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Walter Kaufmann – The best life is the one that cannot be endured

June 27, 2015

“The Greeks had considered hope the final evil in Pandora’s box. They also gave us an image of perfect nobility: a human being lovingly doing her duty to another human being despite all threats, and going to her death with pride and courage, not deterred by any hope – Antigone.

Hopelessness is despair. Yet life without hope is worth living. As Sartre’s Orestes says: ‘Life begins on the other side of despair.’ But is hope perhaps resumed on the other side? It need not be. In honesty, what is there to hope for? Small hopes remain but do not truly matter. I may hope that the sunset will be clear, that the night will be cool and still, that my work will turn out well, and yet know that nine hopes out of ten are not even remembered a year later. How many are recalled a century hence? A billion years hence?

The cloud-capp’d towers, the gorgeous palaces,
The solemn temples, the great globe itself,
Yea, all which it inherit, shall dissolve;
And, like this insubstantial pageant faded,
Leave not a rack behind. We are such stuff
As dreams are made on, and our little life
Is rounded with a sleep.
(The Tempest, IV, i)

It is possible that this is wrong. There may be surprises in store for us, however improbable it seems and however little evidence suggests it. But I do not hope for that. Let people who do not know what to do with themselves in this life, but fritter away their time reading magazines and watching television, hope for eternal life. If one lives intensely, the time comes when sleep seems bliss. If one loves intensely, the time comes when death seems bliss.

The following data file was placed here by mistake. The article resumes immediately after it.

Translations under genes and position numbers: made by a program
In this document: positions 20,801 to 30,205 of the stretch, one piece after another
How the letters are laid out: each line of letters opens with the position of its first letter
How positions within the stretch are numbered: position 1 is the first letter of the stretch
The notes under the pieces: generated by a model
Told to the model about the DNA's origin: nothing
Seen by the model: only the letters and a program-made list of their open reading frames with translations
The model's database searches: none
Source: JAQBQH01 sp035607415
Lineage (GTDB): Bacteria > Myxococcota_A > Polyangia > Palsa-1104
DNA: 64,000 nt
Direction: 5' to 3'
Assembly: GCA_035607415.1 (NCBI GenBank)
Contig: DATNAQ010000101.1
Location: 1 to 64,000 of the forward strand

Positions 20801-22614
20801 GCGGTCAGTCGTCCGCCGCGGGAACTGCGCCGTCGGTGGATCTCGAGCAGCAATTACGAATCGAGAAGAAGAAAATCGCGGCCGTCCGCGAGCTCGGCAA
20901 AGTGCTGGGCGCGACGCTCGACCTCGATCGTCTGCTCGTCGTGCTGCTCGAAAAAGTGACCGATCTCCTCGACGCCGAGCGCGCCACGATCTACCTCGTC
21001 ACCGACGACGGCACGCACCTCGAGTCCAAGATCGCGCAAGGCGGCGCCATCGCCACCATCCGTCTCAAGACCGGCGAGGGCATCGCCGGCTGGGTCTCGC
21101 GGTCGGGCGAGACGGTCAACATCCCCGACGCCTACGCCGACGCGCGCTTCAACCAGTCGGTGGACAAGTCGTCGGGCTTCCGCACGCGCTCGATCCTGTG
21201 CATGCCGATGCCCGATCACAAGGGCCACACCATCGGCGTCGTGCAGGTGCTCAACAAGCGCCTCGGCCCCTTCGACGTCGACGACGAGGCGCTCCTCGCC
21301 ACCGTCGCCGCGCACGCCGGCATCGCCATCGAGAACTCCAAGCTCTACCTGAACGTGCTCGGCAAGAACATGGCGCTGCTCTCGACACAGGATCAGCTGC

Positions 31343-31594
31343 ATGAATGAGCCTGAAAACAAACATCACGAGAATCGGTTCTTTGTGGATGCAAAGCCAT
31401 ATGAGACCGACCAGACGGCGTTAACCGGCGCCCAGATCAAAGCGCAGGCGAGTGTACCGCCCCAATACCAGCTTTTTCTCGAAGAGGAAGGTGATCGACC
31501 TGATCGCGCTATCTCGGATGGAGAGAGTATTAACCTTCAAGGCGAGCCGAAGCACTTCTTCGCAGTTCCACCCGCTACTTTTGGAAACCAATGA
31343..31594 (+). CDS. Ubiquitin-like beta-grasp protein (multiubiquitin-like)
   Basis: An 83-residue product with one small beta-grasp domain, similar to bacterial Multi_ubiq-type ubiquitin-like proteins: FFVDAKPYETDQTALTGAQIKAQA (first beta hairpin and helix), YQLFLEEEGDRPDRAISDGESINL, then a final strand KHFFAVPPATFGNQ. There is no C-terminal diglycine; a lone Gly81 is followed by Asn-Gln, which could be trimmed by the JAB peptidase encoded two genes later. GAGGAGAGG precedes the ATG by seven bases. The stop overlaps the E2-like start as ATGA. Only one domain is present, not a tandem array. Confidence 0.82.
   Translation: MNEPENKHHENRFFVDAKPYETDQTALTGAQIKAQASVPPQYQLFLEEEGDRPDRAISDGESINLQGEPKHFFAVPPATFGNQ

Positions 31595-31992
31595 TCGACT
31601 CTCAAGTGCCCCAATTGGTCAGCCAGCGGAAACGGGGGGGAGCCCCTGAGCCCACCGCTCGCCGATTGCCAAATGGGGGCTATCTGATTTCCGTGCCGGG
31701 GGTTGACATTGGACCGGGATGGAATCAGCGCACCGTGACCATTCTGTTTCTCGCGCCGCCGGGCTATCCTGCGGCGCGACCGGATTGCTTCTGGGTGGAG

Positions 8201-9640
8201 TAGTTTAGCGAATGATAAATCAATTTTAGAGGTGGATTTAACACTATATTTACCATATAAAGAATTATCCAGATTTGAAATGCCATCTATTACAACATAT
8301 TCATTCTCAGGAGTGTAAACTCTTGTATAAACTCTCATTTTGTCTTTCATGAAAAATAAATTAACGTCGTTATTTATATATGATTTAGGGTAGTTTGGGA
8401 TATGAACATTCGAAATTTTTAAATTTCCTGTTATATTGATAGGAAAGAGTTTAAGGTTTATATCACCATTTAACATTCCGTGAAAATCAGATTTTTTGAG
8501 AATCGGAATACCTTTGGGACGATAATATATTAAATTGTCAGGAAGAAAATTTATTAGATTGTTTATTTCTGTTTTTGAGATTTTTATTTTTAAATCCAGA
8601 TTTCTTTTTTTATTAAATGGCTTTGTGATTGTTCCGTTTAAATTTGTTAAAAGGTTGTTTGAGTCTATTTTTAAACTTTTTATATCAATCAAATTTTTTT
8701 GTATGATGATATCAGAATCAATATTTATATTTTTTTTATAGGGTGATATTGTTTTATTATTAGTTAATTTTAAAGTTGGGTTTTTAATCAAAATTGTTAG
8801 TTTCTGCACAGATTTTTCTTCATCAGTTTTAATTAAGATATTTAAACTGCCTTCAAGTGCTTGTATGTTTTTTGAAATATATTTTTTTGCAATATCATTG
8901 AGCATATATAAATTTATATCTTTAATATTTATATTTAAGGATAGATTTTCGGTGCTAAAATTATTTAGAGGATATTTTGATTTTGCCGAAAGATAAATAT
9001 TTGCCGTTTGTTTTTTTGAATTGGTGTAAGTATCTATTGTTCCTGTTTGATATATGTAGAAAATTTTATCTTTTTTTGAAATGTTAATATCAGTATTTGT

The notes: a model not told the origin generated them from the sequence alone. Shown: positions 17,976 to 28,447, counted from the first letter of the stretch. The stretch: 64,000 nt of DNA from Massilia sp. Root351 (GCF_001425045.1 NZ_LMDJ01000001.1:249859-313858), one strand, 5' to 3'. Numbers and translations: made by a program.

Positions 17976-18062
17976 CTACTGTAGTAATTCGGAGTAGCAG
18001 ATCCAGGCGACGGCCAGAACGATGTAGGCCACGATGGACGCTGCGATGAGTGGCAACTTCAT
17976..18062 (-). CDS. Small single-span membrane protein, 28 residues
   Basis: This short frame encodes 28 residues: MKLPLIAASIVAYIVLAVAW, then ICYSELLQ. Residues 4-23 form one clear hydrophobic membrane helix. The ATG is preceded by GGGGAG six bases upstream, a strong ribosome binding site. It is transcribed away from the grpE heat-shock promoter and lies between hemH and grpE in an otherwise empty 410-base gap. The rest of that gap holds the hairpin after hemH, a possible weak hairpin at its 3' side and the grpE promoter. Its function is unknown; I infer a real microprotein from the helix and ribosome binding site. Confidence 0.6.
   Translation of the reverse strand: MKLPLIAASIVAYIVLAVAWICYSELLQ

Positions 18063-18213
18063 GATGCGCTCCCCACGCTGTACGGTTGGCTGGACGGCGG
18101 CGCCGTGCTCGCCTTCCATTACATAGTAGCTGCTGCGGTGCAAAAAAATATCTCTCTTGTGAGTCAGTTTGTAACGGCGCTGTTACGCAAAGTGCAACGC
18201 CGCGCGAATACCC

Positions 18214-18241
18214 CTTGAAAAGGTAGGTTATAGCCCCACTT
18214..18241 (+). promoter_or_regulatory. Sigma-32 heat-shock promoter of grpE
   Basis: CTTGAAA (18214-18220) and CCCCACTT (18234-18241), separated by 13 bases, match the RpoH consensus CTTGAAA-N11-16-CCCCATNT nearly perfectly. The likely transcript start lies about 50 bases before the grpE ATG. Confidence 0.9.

Those who loved with all their heart and mind and might have always thought of death, and those who knew the endless nights of harrowing concern for others have longed for it.

The life I want is a life I could not endure in eternity. It is a life of love and intensity, suffering and creation, that makes life worth while and death welcome. There is no other life I should prefer. Neither should I like not to die.

If I ask myself who in history I might like to have been, I find that all the men I most admire were by most standards deeply unhappy. They knew despair. But their lives were worth while – I only wish mine equaled theirs in this respect – and I have no doubt that they were glad to die.

As one deserves a good night’s sleep, one also deserves to die. Why should I hope to wake again? To do what I have not done in the time I’ve had? All of us have so much more time than we use well. How many hours in a life are spent in a way of which one might be proud, looking back?

For most of us death does not come soon enough. Lives are spoiled and made rotten by the sense that death is distant and irrelevant. One lives better when one expects to die, say, at forty, when one says to oneself long before one is twenty: whatever I may be able to accomplish, I should be able to do by then; and what I have not done by then, I am not likely to do ever. One cannot count on living until one is forty – or thirty – but it makes for a better life if one has a rendezvous with death.

Not only love can be deepened and made more intense and impassioned by the expectation of impending death; all of life is enriched by it. Why deceive myself to the last moment, and hungrily devour sights, sounds, and smells only when it is almost too late? In our treatment of others, too, it is well to remember that they will die: it makes for greater humanity.”

[from Faith of a Heretic (Garden City, NY: Doubleday, 1971) pp. 371-373; used in the memorial to Kaufmann given at Princeton in 1980]

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